Without healing ourselves, we cannot work to heal our communities.
By Joslynn Sanchez, Policy Associate at Deeds Not Words
Mental Health Awareness Month can seem like such a juxtaposition to the world we are living in today. At times it seems our mental health can be the least of our priorities when legislators make decisions that are detrimental to our communities. Even still, it is important to be reminded of the impact mental health has on our personal lives that are shared within our communities.
Although the burden of things like public policy, the Texas Legislative Session, and current events are heavy on our minds, mental health should be a priority for every individual and community. When we come together to discuss and support each other’s mental being, we can find joy and positive outlooks in our circumstances.
Deeds Not Words urge you to practice self-care like:
· Talking to friends, family, or a professional
· Eat your favorite meals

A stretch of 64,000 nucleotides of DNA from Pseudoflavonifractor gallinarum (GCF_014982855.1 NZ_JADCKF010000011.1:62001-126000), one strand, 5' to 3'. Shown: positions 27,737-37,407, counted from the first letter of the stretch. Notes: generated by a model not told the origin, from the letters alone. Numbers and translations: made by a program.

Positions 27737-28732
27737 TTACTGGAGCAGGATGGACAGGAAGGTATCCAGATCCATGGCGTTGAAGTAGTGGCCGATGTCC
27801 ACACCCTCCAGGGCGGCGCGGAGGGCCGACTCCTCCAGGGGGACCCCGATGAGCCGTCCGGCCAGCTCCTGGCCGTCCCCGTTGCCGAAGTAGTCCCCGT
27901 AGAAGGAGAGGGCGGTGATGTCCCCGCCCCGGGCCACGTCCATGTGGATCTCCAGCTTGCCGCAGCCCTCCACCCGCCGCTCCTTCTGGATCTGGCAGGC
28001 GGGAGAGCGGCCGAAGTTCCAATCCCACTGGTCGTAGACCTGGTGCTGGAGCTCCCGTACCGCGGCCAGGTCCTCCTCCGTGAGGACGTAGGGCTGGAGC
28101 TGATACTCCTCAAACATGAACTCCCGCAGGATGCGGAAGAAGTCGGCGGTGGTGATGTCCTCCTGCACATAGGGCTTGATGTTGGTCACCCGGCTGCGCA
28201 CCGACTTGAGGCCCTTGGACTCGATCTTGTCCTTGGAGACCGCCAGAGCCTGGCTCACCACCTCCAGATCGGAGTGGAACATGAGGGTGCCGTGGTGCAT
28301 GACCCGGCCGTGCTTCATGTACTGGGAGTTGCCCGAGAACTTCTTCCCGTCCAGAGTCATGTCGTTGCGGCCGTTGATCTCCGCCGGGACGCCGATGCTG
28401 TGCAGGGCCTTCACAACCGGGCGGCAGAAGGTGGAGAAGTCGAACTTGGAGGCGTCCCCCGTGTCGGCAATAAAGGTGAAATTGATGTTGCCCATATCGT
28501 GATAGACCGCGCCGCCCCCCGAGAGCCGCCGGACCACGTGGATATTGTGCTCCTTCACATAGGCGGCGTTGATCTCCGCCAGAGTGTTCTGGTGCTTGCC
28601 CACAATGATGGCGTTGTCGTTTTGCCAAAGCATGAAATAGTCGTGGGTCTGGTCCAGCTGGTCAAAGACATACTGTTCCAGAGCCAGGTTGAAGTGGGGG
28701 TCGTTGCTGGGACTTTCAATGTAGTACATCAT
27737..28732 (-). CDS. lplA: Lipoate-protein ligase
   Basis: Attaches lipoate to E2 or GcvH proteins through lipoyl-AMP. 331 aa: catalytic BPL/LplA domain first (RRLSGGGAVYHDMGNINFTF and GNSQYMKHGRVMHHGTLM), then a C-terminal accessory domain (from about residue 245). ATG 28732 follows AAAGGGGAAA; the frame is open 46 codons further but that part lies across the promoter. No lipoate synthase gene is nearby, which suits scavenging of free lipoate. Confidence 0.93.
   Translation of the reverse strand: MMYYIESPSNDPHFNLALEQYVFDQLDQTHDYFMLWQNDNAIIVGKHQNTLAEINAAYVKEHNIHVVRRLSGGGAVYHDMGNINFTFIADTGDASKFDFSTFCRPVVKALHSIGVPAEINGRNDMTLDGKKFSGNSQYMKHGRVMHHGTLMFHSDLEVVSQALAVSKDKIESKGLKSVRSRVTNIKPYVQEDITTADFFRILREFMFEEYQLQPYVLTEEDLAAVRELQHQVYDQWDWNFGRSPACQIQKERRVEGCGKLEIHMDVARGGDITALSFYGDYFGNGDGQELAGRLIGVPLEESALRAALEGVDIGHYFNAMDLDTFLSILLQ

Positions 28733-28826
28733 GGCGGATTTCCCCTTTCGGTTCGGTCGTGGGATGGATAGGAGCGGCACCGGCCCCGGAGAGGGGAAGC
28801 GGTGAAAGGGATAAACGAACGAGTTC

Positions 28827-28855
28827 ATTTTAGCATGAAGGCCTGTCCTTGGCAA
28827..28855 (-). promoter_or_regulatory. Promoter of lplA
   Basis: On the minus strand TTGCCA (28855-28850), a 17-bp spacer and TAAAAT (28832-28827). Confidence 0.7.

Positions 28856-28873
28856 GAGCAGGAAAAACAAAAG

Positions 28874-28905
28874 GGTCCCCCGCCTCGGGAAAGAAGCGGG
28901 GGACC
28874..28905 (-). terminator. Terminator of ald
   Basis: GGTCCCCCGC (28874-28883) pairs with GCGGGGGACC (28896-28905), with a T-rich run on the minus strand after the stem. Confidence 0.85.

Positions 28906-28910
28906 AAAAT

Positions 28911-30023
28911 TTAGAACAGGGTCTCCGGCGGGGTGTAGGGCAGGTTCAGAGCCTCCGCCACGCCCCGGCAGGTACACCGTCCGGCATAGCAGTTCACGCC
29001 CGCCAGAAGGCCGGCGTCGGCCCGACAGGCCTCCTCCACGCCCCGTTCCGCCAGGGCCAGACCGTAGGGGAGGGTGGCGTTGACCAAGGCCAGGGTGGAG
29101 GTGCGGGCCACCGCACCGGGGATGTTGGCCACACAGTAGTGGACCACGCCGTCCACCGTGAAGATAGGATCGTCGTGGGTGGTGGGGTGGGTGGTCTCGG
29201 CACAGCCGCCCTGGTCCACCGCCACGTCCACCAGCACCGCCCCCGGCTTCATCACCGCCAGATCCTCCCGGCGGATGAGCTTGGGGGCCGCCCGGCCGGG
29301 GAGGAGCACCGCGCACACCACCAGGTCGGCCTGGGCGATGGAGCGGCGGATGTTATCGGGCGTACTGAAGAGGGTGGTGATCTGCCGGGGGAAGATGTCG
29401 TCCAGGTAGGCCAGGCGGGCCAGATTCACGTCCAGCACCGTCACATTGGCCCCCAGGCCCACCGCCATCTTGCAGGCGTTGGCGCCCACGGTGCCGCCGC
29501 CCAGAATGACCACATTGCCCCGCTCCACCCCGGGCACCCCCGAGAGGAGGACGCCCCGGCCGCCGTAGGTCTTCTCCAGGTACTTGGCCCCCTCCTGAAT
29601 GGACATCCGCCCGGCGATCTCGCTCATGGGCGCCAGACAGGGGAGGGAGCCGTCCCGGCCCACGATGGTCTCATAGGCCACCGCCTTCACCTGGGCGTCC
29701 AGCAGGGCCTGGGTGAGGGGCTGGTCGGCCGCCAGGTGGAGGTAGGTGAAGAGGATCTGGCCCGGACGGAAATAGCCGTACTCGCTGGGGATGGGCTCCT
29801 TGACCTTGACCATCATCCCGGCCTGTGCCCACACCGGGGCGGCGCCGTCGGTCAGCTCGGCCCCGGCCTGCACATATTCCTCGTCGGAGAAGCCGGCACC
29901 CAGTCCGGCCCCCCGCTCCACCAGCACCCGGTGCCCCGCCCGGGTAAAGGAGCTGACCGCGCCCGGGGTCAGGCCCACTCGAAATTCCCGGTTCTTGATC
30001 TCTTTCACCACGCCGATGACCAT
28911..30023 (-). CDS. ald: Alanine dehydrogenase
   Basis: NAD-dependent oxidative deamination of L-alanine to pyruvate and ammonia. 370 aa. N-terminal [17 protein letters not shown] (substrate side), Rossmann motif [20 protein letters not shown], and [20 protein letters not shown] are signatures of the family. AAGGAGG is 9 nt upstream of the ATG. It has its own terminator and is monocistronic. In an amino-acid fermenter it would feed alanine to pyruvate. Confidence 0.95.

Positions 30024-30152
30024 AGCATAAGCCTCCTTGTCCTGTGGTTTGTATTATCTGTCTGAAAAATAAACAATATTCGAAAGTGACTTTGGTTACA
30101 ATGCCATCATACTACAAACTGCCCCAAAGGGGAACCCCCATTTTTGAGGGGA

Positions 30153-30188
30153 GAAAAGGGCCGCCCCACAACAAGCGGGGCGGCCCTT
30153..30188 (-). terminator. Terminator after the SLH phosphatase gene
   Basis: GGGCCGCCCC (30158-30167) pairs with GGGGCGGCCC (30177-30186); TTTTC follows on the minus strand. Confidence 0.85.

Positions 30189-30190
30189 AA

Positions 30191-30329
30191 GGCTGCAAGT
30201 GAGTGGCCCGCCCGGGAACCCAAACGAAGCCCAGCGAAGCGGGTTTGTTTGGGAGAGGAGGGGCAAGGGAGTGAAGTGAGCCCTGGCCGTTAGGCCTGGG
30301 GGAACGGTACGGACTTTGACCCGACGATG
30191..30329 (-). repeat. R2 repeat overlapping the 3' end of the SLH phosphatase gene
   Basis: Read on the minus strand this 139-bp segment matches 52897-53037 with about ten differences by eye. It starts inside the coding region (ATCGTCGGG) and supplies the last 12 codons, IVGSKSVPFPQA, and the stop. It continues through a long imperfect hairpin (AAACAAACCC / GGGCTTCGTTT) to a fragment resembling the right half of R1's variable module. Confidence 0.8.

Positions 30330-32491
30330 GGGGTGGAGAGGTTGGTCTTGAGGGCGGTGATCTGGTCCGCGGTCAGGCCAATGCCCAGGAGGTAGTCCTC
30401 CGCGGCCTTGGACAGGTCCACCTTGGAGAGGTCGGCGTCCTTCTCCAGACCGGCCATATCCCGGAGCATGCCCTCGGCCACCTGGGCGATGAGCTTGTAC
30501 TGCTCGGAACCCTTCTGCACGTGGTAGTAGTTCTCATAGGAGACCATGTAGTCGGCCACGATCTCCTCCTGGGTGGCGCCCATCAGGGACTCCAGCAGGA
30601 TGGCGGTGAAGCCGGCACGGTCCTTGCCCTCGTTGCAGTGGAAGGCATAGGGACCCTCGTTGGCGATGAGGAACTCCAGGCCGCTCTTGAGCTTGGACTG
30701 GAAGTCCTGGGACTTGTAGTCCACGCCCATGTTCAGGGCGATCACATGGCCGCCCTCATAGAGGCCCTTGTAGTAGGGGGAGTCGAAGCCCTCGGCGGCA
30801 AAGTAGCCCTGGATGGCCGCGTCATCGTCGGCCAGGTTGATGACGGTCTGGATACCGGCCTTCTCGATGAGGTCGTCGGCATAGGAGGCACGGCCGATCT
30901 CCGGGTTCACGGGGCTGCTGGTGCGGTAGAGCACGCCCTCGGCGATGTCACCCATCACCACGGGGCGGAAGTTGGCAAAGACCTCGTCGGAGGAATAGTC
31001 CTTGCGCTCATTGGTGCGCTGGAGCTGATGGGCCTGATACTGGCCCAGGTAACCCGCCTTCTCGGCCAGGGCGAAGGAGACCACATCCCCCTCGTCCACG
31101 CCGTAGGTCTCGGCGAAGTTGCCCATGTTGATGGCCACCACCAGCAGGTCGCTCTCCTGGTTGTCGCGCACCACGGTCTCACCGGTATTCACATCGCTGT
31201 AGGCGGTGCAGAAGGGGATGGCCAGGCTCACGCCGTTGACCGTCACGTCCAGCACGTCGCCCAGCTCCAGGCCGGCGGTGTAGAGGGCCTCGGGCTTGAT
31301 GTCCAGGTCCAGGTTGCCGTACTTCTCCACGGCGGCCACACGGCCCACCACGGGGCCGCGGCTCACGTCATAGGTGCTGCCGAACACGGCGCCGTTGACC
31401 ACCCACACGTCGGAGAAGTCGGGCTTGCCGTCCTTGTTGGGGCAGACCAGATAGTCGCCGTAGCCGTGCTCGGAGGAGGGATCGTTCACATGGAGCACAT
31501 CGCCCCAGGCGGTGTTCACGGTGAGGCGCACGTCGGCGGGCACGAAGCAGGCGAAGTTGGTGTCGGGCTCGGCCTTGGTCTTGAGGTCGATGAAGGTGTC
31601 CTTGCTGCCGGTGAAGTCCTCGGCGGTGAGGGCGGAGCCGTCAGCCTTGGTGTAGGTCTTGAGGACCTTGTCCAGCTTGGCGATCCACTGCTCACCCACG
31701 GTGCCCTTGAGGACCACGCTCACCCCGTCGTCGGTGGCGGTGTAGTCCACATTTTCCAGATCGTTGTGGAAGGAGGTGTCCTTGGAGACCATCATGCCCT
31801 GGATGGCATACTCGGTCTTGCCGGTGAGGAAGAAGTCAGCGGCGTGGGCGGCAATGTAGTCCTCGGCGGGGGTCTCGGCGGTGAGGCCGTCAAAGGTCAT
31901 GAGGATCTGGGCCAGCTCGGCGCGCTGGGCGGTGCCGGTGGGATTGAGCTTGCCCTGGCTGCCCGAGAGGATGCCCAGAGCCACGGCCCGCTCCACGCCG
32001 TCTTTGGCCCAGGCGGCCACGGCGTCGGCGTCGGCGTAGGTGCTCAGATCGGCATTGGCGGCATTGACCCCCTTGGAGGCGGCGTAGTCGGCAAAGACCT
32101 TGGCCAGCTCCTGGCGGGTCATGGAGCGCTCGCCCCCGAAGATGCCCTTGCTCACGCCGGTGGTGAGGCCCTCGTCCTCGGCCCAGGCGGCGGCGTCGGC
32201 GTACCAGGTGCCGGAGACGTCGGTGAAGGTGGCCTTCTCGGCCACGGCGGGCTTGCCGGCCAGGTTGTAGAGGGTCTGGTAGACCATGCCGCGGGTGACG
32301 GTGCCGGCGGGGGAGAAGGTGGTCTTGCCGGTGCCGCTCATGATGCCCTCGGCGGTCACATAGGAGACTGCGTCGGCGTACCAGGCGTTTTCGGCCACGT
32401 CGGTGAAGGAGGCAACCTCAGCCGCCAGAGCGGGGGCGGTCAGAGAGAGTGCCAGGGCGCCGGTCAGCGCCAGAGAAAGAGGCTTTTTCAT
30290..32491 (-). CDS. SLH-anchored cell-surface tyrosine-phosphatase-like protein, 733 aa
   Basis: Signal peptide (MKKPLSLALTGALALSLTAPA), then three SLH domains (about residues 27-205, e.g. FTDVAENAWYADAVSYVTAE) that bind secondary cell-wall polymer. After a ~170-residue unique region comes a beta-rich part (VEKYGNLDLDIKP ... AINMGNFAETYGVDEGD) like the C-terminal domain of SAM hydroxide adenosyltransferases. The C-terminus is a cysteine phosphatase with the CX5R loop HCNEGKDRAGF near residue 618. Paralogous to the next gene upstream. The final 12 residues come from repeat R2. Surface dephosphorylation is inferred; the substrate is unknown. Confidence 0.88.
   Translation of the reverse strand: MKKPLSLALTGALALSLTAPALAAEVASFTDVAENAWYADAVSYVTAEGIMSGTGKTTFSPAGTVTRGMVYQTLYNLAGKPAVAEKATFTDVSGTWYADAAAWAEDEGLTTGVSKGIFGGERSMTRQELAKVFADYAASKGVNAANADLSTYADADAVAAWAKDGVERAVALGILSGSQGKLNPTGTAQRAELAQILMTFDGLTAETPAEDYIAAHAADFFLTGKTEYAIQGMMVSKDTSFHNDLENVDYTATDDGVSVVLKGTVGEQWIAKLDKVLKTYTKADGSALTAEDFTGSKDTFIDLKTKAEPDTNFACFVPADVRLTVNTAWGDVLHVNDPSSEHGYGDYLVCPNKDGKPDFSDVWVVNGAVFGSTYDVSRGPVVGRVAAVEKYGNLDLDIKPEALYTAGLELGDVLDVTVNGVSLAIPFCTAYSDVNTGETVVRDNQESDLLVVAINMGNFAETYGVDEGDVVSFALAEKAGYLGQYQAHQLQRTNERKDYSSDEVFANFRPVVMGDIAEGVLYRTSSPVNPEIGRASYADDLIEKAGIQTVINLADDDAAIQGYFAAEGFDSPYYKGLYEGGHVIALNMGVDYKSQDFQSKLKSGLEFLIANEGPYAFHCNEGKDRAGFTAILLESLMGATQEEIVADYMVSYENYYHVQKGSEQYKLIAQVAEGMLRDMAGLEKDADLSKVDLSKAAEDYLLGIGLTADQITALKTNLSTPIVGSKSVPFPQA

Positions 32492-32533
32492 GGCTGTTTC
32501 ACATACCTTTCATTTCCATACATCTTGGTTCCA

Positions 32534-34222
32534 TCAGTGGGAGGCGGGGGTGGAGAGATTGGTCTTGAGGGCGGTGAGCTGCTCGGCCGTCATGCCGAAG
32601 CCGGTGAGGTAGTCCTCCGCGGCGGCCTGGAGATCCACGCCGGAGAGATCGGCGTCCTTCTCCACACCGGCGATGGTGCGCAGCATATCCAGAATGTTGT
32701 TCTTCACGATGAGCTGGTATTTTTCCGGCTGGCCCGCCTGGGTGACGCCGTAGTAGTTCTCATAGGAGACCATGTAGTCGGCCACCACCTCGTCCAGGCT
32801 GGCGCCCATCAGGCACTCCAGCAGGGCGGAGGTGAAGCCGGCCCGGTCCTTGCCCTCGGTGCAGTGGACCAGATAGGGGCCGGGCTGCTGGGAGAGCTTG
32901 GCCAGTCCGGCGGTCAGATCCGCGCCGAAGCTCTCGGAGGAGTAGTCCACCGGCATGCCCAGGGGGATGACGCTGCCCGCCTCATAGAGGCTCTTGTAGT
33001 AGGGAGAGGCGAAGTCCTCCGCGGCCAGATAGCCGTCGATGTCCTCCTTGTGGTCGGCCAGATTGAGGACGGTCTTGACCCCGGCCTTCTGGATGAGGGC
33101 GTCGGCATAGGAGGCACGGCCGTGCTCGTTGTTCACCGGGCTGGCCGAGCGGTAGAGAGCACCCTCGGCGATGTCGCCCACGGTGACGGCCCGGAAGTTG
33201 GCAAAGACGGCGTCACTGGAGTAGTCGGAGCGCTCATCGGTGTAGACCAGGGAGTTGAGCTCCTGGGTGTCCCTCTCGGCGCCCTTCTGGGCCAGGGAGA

· Sleep 8 hours
· Drink plenty of water
· Go on a 20-minute walk outside
· Surround yourself with good people
· Give yourself time to heal
Although the fight continues, the ground for things like gun control, menstrual equity, and abortion access, we must remind ourselves that the opposition to our freedom is met with stronger opposition from our #Changemakers. Who are coming together in the community against all odds to advocate, mobilize, and create change.
During mental health awareness month, I urge you to take into account your mental health in your advocacy journey and see it as a priority that should precede your work. Without healing ourselves, we cannot work to heal our communities.